The custom block at the start is a calibration module which calibrates the light sensors values to be 0 on black, and ~100 on white. Unfortunately, this needs to be done every time the program is run. The Calibration program is pictured below.
After much deliberation over the state of the program, I made the executive decision to change the basis of the program. The current program’s reliance on the IR sensor made it unreliable; the IR sensor often returned a variation of different values when measuring it’s proximity to an object, even when it hadn’t moved since it’s previous measurement. This meant that the robot fairly regularly failed to run, and during the execution of the program, simply drove into the wall (and due to the tall, top heavy design of the robot, fell over).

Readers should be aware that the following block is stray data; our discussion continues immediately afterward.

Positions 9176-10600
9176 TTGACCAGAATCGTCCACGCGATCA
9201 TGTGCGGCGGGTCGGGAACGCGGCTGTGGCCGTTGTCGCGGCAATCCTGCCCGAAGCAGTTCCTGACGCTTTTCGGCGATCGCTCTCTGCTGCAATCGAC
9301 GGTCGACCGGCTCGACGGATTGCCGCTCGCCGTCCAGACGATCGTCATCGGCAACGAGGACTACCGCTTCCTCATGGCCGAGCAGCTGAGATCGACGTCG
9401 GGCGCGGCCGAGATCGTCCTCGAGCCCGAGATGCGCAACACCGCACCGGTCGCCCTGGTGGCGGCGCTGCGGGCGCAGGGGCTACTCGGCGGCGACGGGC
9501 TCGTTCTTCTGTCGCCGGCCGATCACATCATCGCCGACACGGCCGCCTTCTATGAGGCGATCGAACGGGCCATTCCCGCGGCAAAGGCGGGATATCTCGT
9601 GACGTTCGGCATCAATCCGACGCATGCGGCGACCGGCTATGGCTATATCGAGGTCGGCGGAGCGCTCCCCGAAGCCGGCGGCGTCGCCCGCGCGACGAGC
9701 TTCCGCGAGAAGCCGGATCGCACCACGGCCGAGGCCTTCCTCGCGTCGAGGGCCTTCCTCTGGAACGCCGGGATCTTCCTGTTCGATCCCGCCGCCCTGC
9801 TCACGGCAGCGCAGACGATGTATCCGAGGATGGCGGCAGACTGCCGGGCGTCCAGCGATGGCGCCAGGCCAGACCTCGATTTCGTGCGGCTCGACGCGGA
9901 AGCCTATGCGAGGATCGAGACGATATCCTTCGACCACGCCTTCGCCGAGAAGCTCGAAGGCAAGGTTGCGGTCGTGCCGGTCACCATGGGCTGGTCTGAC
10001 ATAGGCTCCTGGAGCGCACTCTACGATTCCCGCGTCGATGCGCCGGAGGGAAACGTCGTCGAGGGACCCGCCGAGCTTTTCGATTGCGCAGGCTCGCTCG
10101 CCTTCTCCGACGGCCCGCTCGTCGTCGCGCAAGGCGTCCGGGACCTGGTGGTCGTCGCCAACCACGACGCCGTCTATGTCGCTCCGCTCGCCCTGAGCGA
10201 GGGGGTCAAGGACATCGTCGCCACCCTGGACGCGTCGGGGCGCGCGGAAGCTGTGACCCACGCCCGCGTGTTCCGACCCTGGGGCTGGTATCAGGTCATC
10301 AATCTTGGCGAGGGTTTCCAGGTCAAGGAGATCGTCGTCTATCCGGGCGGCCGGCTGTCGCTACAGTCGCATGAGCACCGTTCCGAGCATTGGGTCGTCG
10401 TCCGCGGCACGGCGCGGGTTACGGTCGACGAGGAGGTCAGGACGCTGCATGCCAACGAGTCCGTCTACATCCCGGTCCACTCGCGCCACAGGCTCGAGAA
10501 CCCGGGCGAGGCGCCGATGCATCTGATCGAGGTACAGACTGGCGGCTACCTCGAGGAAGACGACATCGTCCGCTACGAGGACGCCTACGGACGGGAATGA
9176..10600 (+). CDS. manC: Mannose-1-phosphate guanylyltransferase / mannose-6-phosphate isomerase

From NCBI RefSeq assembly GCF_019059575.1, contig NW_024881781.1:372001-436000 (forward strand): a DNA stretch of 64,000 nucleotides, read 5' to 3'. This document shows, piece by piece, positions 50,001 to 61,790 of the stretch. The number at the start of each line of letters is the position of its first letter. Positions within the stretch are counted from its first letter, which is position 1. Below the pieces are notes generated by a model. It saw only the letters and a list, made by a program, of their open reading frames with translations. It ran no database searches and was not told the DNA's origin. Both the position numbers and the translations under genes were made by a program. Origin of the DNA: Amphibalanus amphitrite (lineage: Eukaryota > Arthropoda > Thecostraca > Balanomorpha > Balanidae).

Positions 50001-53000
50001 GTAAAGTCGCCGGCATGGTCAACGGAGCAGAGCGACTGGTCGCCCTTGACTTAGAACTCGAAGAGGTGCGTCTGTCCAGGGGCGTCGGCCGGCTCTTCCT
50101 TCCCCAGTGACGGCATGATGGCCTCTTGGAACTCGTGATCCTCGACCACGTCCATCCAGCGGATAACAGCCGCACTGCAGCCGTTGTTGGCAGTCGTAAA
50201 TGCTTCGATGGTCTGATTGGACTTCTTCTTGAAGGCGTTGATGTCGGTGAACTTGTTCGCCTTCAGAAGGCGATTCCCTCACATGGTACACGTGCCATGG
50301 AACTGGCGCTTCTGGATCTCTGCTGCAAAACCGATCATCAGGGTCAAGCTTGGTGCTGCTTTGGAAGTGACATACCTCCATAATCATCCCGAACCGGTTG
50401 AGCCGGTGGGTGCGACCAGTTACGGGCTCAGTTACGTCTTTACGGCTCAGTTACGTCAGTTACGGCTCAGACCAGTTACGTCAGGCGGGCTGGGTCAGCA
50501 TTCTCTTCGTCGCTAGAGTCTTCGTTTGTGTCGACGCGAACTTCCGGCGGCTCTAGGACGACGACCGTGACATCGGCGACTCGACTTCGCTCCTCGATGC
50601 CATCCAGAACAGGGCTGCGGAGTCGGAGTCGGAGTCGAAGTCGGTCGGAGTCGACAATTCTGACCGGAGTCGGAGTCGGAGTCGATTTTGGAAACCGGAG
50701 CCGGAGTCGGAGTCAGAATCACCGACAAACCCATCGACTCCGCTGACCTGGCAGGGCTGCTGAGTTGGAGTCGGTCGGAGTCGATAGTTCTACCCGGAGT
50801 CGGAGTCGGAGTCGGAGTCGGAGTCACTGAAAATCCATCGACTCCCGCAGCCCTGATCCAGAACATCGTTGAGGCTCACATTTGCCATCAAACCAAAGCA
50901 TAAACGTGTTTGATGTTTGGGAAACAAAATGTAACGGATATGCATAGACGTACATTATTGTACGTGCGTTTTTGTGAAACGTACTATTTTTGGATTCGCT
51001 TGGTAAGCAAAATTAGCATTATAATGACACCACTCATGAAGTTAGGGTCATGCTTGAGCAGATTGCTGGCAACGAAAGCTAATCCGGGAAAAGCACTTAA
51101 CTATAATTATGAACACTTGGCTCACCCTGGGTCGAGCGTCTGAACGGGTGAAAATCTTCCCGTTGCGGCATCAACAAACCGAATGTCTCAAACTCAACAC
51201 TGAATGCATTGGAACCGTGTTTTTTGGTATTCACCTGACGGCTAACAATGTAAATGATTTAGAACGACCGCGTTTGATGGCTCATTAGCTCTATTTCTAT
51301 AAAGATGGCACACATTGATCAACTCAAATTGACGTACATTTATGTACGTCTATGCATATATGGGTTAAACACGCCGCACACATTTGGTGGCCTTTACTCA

This issue, combined with the fact that the robot had no way of making precise 90 degree turns, meant the current plan and robot would not work together. What’s more, we had jury-rigged the light sensor onto one of the robot’s legs. This meant parts of the robots tracks and cables interfered with the reading often, and the sensor itself was decentralized. As a culmination of all these problems, we made the decision to rebuild the robot into a more usable design; one that positioned the light sensor more fittingly. The new design is the EV3MEG design. This design still allows us access to the IR sensor, but gives us a more stable and usable light sensor armature and has movable arms.
In other news, no more progress has been made on the youtube videos, and the group member who rarely ever shows up, didn’t show all week.